2nd Tuesdays, November-April, 7pm via Zoom
Upcoming events: March 14, and April 11

Olympic National Park’s Perspectives Winter Speaker Series is hosted by NOLS on Zoom. The free talks begin at 7pm on the second Tuesday of each month from November through April. No registration required.

Recordings will be available following the presentations.

Winter Perspectives Talks 2022-23


April 11
Dealing with Asian Clams, a New Aquatic Invader on the Olympic Peninsula
David Cowles, Ph.D. in Aquatic and Population Biology, Professor of Biology, Walla Walla University
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Though the Asian or Golden Clam, Corbicula fluminea, has long been an invasive species of concern in the United States, it has been virtually absent from Olympic Peninsula lakes and streams. However, in 2018 Corbicula was discovered in the Ozette River. It quickly spread down the river and into the lake. In cooperation with Olympic National Park, Professor David Cowles, Ph.D., and a team of students from Walla Walla University studied the spread of the clam in Lake Ozette and later in Lake Crescent. In this talk, Dr. Cowles will examine the state of the clam’s spread so far as well as discuss what effects it may have on our native species and what preventive measures may be helpful.

Past ONP Events

plant diversity

March 14
Plant Diversity in Olympic National Park
Dr. Catharine Copass, Copass Consulting (formerly NPS North Coast and Cascades Network)

From coastal red alder bluffs to rocky dry alpine meadows, Olympic National Park hosts a stunning array of plant community diversity. Join ecologist Dr. Catharine Copass as she revisits her project to inventory, classify, and map the vegetation resources of the Park. The presentation will highlight results from the vegetation classification work, which described over 300 unique communities. Copass will introduce the Park’s newest vegetation map which combined the classification with state of the art mapping techniques to create a map at unprecedented resolution and accuracy. The presentation will explore the new map and provide new perspectives on familiar park landscapes.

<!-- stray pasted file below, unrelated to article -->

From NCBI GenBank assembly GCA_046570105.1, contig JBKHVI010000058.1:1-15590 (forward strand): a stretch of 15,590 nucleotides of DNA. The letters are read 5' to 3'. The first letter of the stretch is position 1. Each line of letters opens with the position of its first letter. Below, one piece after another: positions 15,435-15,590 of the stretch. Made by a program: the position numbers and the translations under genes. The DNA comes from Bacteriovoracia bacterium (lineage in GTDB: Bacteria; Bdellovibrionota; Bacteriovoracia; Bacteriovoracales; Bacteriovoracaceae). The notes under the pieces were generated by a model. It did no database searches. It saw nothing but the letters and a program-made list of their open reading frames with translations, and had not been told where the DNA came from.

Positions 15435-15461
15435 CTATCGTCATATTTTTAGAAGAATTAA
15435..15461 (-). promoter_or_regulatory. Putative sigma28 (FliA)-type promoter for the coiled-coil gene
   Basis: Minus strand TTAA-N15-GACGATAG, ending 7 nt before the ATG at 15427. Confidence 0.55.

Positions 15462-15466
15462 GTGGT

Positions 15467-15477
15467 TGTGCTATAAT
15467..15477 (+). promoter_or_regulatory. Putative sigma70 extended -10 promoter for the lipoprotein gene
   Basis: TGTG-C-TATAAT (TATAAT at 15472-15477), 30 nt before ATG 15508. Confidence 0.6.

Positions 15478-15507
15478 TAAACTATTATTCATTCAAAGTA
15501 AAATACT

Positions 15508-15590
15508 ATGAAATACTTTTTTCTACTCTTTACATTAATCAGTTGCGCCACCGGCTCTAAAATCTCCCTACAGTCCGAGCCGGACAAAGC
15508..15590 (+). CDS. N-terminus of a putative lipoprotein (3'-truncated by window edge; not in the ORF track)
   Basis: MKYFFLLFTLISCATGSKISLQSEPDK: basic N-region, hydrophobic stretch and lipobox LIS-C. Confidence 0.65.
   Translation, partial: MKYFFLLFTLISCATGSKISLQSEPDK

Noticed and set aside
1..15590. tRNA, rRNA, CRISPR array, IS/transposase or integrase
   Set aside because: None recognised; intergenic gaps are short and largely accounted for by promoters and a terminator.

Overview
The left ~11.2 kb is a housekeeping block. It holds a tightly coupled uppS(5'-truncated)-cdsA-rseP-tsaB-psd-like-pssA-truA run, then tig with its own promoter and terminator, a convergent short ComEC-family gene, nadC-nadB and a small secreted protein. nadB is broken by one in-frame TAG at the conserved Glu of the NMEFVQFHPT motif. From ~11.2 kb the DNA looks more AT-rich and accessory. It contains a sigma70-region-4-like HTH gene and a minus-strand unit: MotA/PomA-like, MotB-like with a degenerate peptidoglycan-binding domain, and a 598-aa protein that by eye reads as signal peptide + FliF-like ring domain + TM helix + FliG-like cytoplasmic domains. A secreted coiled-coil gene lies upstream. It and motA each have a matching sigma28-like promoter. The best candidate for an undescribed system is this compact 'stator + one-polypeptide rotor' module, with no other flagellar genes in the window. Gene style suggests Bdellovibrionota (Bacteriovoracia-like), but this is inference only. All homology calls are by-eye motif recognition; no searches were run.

American Dipper

February 14
Salmon and the American Dipper
Christopher Tonra, Ph.D., Associate Professor of Avian Wildlife Ecology, The Ohio State University

Christopher Tonra will talk about the influence of salmon and the nutrients they provide on the life history of the American Dipper. His team studied dippers along four streams in areas with and without salmon to determine the impact salmon have on the survival, reproduction, body condition, and behavior of this charismatic species of western streams. In addition, the team explored the impacts that the removal of two dams on the Elwha River had on dippers by sampling birds before and after removal of the Elwha Dam. This work has shown how salmon can have enormous impacts on wildlife populations beyond the water.

January 17
Lake Ozette: An Ecological Update
Patrick Crain, Fisheries Biologist, Olympic National Park

Join Olympic National Park fisheries biologist, Patrick Crain, for a presentation about the health and status of the Lake Ozette freshwater ecosystem. Home to a unique population of Sockeye Salmon listed as threatened under the Endangered Species Act and the endemic Ozette Mud Minnow, the freshwater ecosystem of Lake Ozette is under threat. Invasive clams, degradation of shoreline habitat, and changes in predator behavior are among the impacts that are being evaluated. Also, Pat Crain will be sharing some actions that the park and volunteers are taking to mitigate these impacts and help the lake.

Rialto Beach

December 13
Geologic Mysteries of Rialto Beach
Kathy Goetz Troost, Ph.D., LG; University of Washington and Shannon & Wilson, Inc.

Kathy Troost will provide a snapshot of methods and findings from a UW-lead study at Rialto Beach. Rialto Beach is one of the most spectacular beaches within the Olympic National Park but it holds many secrets from a wild geologic past including glaciers, landslides, erosion, major wind storms, and earthquakes. Researchers have been trying to find all the puzzle pieces to unlock those secrets. In addition to the geologic history, it’s important to assess how climate change will impact the beach. The team is evaluating rates of erosion using trees, frequency and types of landslides, landslide triggers, and whether or not the land was uplifted during a Cascadia subduction zone earthquake.


Photo by Sebastian Kennerknecht

Photo by Sebastian Kennerknecht

November 8
Olympic Cougar Project
Kim Sager-Fradkin, Wildlife Program Manager, Lower Elwha Klallam Tribe

Kim Sager-Fradkin will discuss the Olympic Cougar Project, a collaboration of six Olympic Peninsula tribes and Panthera with the goal of understanding dispersal patterns of young cougars, cougar diets, cougar genetics, and habitat connectivity for all wildlife species on the Olympic Peninsula. She will discuss project objectives and preliminary results, and will share an array of enticing photos and videos to give the audience an insight into the lives of cougars on the Olympic Peninsula.

This series is sponsored by Olympic National Park, the Friends of Olympic National Park, and the North Olympic Library System.